Being winter and having really dry dull skin, I think we are all exfoliating like crazy to try and get that smooth glow again.
[Exfoliation is the removal of the oldest dead skin cells on the epidermis and helps to maintain a glowing healthy skin, but like most things done in excess over-exfoliation is bad for your skin. Sonette Donker from Dermalogica South Africa explains why:
“Over-exfoliation is the drawback and downside to having such great ingredients at our disposal. We know this has led to more environmentally sensitized skin and possibly aging. We may tell our clients to exfoliate 2-3 times a week, but they don’t listen to us because they like the way their skin feels after exfoliation. As a consumer we love how our skin looks after exfoliation – “I don’t care if my therapist says only 2x a week, I want to do it every day, even if you tell me not to!”
But what happens if we are looking under a magnifying lamp? Have you looked at your skin in a magnifying lamp? We sacrifice the integrity of the epidermis which leads to sensitized skin. The cosmetic chemists have been aware of the problem, so the latest research has been concentrating on looking for exfoliating ingredients to use that will exfoliate, but can be used every day without compromising the integrity of the skin.
Signs of over exfoliation;
•Noticeable dehydration and patchy areas.
•Irritation and breakouts.
•Transparent looking skin.
•Redness, couperose, signs of early rosacea.
Dangers of Excessive Exfoliation (less wrinkles today could mean more wrinkles tomorrow)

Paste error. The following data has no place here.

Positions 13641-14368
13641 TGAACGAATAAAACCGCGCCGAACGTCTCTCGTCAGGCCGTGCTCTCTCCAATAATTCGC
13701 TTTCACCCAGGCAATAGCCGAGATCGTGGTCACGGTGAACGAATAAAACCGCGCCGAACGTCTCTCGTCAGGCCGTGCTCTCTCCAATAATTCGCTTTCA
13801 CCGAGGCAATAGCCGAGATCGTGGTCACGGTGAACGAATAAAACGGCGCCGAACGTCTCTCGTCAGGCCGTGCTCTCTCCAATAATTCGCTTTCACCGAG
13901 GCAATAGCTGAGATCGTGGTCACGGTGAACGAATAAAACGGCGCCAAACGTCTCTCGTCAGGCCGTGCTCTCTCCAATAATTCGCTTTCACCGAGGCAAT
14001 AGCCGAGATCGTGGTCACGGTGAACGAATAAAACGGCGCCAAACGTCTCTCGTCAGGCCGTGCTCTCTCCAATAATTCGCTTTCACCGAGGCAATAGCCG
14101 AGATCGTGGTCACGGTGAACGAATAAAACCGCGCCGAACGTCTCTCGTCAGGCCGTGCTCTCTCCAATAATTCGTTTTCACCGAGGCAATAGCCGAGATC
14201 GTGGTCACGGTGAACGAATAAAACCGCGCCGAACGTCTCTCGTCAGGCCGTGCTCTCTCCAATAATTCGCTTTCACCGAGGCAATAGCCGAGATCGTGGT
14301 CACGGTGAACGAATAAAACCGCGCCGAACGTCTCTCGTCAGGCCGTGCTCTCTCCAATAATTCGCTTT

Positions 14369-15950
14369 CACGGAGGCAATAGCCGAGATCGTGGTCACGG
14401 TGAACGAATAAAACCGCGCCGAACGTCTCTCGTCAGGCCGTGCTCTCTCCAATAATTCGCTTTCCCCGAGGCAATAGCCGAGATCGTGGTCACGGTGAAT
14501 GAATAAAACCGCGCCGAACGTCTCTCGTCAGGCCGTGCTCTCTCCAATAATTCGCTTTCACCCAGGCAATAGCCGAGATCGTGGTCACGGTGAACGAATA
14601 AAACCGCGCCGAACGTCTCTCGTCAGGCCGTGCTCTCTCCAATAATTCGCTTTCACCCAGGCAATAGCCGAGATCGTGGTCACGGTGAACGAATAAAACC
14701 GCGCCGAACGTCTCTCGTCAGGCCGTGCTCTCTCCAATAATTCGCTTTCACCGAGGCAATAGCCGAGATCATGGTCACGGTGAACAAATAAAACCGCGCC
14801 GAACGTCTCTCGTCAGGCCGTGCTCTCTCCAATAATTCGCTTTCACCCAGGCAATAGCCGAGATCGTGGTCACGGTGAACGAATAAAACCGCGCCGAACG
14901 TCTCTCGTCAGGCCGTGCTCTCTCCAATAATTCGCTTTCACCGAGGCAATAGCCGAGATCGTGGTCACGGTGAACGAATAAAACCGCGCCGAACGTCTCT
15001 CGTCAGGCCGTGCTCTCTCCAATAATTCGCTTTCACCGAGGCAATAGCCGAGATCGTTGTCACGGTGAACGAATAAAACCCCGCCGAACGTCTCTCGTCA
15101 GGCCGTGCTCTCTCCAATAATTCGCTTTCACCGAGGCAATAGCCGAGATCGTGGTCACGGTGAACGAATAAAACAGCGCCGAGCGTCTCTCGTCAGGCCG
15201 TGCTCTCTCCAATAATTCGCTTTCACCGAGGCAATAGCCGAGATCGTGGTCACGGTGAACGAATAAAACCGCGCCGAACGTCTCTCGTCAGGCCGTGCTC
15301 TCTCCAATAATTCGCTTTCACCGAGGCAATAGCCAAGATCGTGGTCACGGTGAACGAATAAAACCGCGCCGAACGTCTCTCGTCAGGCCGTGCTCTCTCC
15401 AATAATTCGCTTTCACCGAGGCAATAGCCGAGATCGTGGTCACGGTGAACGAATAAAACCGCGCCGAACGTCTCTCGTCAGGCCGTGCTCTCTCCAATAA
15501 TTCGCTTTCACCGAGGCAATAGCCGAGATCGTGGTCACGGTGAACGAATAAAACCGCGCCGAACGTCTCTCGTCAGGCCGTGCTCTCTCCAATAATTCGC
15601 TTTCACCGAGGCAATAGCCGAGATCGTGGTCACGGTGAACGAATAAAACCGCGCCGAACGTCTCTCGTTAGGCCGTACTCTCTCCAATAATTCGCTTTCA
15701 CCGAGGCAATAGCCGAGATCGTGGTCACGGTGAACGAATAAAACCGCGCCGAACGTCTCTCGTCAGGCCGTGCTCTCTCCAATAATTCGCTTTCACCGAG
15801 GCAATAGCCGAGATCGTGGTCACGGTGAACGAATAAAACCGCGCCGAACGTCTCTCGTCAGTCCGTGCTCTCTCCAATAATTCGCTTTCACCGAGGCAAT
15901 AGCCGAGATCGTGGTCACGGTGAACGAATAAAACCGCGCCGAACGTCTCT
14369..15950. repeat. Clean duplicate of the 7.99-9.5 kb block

Removal of the outermost layer of the skin stimulates the cells in the lower layers to grow and divide, causing the skin to thicken and thus diminishing visible signs of aging. The more you exfoliate the more cell divisions will occur in the lower skin layers. There is one problem though. Normal human cells cannot divide indefinitely. Fibroblasts (a key type of cell in the skin) would divide about 50 times and then enter a so-called stage of senescence.
This ‘theory’ of cell division is called the Hayflick Limit (named after its discoverer Dr. Leonard Hayflick). His studies show that in this stage the cell is sluggish, inefficient and unresponsive to various signals from the body and unable to divide. Skin with many senescent cells is usually fragile, blotchy and easily wrinkled. Exfoliation remains a valuable tool but if you over-use it, your skin may hit the Hayflick Limit.
Today’s good news is that the Hayflick Limit does not appear to be carved in stone. Research indicates that very simple measures available today may help to extend it by as much as 50%.”
A bit technical – but you get it right?!
I myself love to exfoliate daily, and Dermalogica has 2 daily exfoliators. Daily Microfoliant and Daily Resurfacer – I am currently testing the Daily Resurfacer and I must say I am loving the way my skin is looking – I will post my review next week.